miðvikudagur, febrúar 01, 2006

how to make hangikjöt

Hangikjöt, or hanging-meat, is an Icelandic specialty that's served as a Sunday meal and often makes an appearance as the special meal served on the second day of Christmas (the 26th). Hangikjöt is lamb that's been smokehouse-cured, and the word on the street is that the stuff that makes the best smoky-smoke is dried sheep's dung. Sheep's dung or no, h-kjöt is some tasty meat eatin'. I cooked some for E last Friday. Here's how to make your own:

1. Pick out a hangikjöt at your neighborhood Nóatún, or on your way through the Keflavík international airport on your next budget hop to Paris. It comes in a plastic bag and is clearly marked with "Hangikjöt" - Iceland doesn't much go in for brand names. Ours was about 800 grams, which was enough for 2 people, plus leftovers for pressed-cheese sandwiches and a planned future omelet.
2. Go home. If you have to go through U.S. Customs to get there, make sure they gave you a special "Pure Iceland Meat, Trust Me, Customs Guy" veterinary certificate at the Duty Free.
3. Fill up a big stock pot with cold cold water.
4. Cut up some carrots, onions, and garlic, and throw them in the pot.
5. Take the meat out of its plastic wrapper, but leave the mesh netting on. The netting will help the whole thing stay together in the tumultuous times ahead.
6. Toss the meat in the cold cold water with the veggies and cover.
7. Put some medium heat under the pot.
8. Let the water come to simmering very slowly, over the course of an hour.
9. After simmering is attained, let the meat simmer for a while. I did ours for 40 minutes, but a more traditional larger piece would take 60 minutes. You know, give or take. I don't want to stifle any creativity.
10. So, simmer that baby away.
11. After the simmering time is up, cut the heat. Let the whole pot cool for another hour or two. You can use that time to prepare a fresh salad.
12. Kidding. (But some frozen pizza boxes actually say this. I can't believe it. What a nanny culture the world has become.) So let it cool. The longer this takes, the more flavor lock-in from the veggies you'll get. So be patient.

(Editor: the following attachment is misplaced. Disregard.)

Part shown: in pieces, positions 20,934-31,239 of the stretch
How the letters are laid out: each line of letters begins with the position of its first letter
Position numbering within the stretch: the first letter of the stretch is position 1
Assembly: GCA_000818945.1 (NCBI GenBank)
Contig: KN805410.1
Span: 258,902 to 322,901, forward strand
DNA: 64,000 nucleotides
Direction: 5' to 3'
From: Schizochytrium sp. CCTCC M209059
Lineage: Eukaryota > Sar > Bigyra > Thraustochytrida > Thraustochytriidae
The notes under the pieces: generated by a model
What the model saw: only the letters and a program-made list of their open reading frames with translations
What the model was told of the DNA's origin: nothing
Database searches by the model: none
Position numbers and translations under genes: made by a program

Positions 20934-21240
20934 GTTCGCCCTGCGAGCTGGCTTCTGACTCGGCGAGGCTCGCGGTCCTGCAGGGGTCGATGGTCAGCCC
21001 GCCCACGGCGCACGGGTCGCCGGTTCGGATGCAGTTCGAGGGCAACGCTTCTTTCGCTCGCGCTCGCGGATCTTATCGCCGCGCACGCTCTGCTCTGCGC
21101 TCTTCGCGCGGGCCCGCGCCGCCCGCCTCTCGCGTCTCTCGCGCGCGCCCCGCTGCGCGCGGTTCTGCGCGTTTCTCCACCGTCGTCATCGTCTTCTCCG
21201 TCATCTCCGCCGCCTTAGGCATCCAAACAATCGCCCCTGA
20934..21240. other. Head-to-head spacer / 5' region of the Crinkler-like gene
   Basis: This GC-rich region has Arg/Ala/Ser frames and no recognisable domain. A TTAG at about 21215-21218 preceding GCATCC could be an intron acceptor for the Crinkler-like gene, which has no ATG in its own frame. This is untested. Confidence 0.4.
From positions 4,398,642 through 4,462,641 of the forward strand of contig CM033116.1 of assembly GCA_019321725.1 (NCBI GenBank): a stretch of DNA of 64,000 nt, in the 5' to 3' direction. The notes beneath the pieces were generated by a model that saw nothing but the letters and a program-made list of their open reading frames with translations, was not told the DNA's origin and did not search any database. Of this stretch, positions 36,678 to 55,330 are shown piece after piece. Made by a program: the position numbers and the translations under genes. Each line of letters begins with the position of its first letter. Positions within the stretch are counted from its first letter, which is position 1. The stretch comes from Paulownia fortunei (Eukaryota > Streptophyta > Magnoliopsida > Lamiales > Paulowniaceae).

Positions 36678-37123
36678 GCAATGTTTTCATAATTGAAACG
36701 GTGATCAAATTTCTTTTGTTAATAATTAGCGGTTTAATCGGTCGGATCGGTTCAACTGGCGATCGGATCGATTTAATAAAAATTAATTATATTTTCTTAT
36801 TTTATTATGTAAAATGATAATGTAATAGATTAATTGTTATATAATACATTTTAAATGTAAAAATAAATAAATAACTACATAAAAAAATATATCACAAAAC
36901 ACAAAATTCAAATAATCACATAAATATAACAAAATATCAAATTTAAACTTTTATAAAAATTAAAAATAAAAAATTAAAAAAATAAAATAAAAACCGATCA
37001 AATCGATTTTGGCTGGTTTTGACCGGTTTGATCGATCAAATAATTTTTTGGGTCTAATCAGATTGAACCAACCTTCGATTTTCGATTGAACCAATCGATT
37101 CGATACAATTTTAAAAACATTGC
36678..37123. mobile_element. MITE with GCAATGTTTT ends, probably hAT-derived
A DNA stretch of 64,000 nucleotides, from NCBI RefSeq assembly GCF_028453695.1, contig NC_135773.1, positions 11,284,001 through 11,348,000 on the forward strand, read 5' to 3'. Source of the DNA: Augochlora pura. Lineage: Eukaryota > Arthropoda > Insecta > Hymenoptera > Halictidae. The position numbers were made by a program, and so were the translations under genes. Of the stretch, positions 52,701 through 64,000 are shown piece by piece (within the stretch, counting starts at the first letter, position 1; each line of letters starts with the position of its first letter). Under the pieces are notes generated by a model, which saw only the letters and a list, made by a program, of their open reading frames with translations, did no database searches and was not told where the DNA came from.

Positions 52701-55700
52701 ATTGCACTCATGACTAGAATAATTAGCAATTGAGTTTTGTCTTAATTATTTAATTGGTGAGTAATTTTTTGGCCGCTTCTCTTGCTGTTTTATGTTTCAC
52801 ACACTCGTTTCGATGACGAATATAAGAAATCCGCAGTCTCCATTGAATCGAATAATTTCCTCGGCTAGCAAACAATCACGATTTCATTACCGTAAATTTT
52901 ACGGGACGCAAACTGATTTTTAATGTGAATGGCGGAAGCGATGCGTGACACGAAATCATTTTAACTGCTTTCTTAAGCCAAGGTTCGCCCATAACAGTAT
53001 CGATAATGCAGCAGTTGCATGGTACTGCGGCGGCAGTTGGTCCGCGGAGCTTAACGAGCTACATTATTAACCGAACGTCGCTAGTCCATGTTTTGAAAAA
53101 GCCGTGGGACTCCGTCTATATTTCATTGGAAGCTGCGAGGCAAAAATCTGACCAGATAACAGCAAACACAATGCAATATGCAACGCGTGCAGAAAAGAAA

13. Toward the end of the cool-down period, fire up some white sauce. Just like mom once taught you: flour, butter and milk. Salt, pepper, and a bit of nutmeg, too. Hey, why not.
14. Heat up some green peas, too. Even if you don't like them and refused to eat them as a kid, like someone I know, just do it. They must be served with hangikjöt. No two ways around it.
15. Remove the meat from Carrot Jones' Locker, cut off the surrounding mesh, and carve. Carve across the grain so you get round pieces.
16. Plate the meat with white sauce on top and the peas on top of that. Some nice pickled red cabbage (rauðkál) is good on the side.
17. Serve, to the surprised delight of your girlfriend, who will say "Wow, I kinda had my doubts about this meal. But this is good! You done good, babe."
18. Awake the next morning to the strong smell of smoked food pervading every nook and cranny of the house. If you have regrets, just remember that this is the smell of Christmas in Iceland.

2 Comments:

Blogger Farbror Willy said...

Jömmí!! Actually my family is so old fashioned that we eat warm hangikjöt on Christmas Eve (some people cook it the day before and eat it cold). That's not so common anymore.

Eina sem vantaði hjá þér var laufabrauð og smjör!

2.2.06  
Anonymous Sindri said...

Mr. Ásgrímsson should grant both of you citizenship on the spot.

5.2.06  

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